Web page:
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      Cognitive deficits and associated neurological complications in individuals with Down's syndrome.

      Lancet Neurology
      Animals, Brain Diseases, epidemiology, pathology, physiopathology, Cognition Disorders, Comorbidity, Down Syndrome, Humans

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          Abstract

          Improvements in medical interventions for people with Down's syndrome have led to a substantial increase in their longevity. Diagnosis and treatment of neurological complications are important in maintaining optimal cognitive functioning. The cognitive phenotype in Down's syndrome is characterised by impairments in morphosyntax, verbal short-term memory, and explicit long-term memory. However, visuospatial short-term memory, associative learning, and implicit long-term memory functions are preserved. Seizures are associated with cognitive decline and seem to cause additional decline in cognitive functioning, particularly in people with Down's syndrome and comorbid disorders such as autism. Vision and hearing disorders as well as hypothyroidism can negatively impact cognitive functioning in people with Down's syndrome. Dementia that resembles Alzheimer's disease is common in adults with Down's syndrome. Early-onset dementia in adults with Down's syndrome does not seem to be associated with atherosclerotic complications. Copyright 2010 Elsevier Ltd. All rights reserved.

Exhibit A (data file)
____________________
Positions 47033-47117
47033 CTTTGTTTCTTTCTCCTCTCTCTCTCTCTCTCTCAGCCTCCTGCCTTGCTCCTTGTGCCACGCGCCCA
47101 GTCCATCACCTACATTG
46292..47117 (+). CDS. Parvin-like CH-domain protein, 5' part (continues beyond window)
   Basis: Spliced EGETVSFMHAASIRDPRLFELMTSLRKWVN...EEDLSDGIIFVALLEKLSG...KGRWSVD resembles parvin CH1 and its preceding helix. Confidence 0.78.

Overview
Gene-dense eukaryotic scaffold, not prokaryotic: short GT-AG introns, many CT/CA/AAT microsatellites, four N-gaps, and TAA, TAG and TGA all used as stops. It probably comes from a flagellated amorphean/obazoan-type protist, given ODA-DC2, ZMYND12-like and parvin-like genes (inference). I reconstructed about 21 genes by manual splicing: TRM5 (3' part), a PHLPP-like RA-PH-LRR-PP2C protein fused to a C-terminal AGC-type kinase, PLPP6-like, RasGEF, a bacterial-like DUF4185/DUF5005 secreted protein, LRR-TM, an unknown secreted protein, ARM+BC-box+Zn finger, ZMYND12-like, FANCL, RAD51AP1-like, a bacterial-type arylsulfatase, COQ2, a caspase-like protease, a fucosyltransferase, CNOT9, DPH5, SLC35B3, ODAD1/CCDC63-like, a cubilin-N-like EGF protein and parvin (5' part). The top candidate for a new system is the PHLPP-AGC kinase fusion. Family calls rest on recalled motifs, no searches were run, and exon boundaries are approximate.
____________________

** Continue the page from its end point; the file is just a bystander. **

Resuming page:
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          Author and article information

          Journal
          20494326
          10.1016/S1474-4422(10)70112-5

          Chemistry
          Animals,Brain Diseases,epidemiology,pathology,physiopathology,Cognition Disorders,Comorbidity,Down Syndrome,Humans

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